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Worst Fires on Record Ravage Texas


Blackened forest is left behind as large wildfire burns near Magnolia, Texas. More than 1,000 homes have been destroyed in at least 57 wildfires across rain-starved Texas, most of them in one devastating blaze near Austin that is still raging out of con

Blackened forest is left behind as large wildfire burns near Magnolia, Texas. More than 1,000 homes have been destroyed in at least 57 wildfires across rain-starved Texas, most of them in one devastating blaze near Austin that is still raging out of con

Wildfires in Texas have burned hundreds of homes and thousands of hectares of fields and forests in recent days in what government officials say is the worst fire season on record for that southwestern U.S. state.

Main roads around Magnolia are closed as firefighters continue to battle blazes in the dry brush and heavily forested areas.

Everything lost

Residents who left everything behind watch the smoke rising and wonder what is left.

Justin Allen is one of them. “When we left there last night, everything was in flames; we saw houses on fire. So we don't know, we are just waiting to see,” he said.

It might be a long wait because fires keep flaring up in different places, according to Montgomery County Sheriff's Department Captain Rand Henderson. “They have been pretty good during the course of the night because the wind had died down," he explained. "It is starting to pick up some, moving from the east to the west, so we are having some flare-up issues.”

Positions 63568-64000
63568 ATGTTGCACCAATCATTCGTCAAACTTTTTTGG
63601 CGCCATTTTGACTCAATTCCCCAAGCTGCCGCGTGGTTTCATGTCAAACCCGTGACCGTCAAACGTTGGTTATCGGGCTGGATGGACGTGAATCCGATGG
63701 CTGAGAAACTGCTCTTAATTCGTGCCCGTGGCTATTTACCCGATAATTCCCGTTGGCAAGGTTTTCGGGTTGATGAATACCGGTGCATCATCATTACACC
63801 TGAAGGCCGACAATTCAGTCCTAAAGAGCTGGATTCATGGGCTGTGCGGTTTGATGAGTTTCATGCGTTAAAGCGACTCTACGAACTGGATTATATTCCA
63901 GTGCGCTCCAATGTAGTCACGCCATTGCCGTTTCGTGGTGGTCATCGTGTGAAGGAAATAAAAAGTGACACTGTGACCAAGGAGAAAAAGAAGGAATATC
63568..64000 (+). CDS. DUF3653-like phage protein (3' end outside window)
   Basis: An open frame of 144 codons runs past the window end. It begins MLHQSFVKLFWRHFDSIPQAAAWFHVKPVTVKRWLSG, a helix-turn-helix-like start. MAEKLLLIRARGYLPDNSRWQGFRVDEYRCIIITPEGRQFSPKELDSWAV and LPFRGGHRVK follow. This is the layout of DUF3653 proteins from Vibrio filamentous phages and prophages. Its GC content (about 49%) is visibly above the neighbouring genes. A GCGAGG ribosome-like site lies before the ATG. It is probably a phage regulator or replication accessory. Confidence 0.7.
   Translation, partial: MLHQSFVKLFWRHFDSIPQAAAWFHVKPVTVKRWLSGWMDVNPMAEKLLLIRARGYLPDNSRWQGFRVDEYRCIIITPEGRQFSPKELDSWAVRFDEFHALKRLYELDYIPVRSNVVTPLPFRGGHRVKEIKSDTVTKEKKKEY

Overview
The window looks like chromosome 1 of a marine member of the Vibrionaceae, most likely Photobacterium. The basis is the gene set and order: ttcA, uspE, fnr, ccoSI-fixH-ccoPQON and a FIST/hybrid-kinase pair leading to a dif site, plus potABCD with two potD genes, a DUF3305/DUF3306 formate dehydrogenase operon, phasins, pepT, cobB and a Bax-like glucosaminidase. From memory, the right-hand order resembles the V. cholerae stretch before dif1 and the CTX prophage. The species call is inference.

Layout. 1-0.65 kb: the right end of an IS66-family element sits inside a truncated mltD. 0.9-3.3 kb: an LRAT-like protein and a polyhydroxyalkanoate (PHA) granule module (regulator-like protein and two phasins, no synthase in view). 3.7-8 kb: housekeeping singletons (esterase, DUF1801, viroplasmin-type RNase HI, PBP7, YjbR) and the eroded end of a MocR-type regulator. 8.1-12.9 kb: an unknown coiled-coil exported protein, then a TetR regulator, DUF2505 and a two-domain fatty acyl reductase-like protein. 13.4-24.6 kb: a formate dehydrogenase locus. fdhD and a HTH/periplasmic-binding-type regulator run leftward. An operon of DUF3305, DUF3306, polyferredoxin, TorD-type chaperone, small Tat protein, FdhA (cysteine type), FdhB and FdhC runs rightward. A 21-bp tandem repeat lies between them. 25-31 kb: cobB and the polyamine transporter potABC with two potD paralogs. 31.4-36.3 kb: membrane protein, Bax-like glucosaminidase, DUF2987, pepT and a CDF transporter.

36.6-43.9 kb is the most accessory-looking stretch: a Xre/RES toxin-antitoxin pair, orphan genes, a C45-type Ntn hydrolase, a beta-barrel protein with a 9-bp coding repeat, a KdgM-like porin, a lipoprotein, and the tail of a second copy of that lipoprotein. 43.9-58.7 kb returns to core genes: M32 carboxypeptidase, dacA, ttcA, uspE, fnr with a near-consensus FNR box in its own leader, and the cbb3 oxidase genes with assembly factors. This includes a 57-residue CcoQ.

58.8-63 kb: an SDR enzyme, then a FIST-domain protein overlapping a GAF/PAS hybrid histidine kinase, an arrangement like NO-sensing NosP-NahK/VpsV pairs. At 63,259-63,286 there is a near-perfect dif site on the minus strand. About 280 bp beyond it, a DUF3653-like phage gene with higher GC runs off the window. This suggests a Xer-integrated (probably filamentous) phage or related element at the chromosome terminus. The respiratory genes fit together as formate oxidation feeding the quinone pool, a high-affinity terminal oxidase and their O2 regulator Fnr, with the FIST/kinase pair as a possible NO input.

Joel Hambright of the Texas Forestry Service says these are the worst fires he has seen in 17 years on the job. “This has been a year we will never forget, I think. We are losing houses all over the place, so I just urge people to do some mitigation work and clear some of the fuel from around their houses, so this does not happen,” he said.

Texas already was in danger because of a record-breaking drought. Tropical Storm Lee, which caused flooding in neighboring Louisiana, brought almost no rain to Texas, but produced high winds to fan the flames.

Dennis Burford was in Louisiana when he heard about the fire that threatened his home here in Texas. “All the creeks were swollen real good and all the bayous were swollen real good -- a lot of water. But we sure need that here,” he said.

Red Cross shelter for people, pets

Burford and many of his neighbors came to a local high school, which is being used by the Red Cross as a shelter.

Jessica Debalski is the Red Cross Field Services Manager for the Houston area. “Last night we had about 80 people that spent the night, and then today we have had several more that have signed in to get more information and then wait here until the evacuation order has been lifted,” she stated.

It is a tough time for those who have been displaced, but Debalski says her crew is doing what it can for them.

“There is a lot of stress here," Debalski noted. "But we do have mental health specialists that are talking to people and we have kept everyone calm and well fed with lots of great snacks that have been donated by the community. And we are just kind of waiting for more information.”

One thing that helps is that evacuees are able to bring their pets and keep them in an outdoor area set up for animals.

Michelle Johnson even brought some feathered friends. "I have two cats, a dog and two chickens, a rooster and a chicken. And I grabbed them and got out or they would have died,” she explained.

She may not have a house to return to, but Johnson says that at least she will have fresh eggs for breakfast.

This is only one of several places in central and east Texas where wildfires are raging. The winds have died down, but what is needed is rain and none is forecast for the next week.

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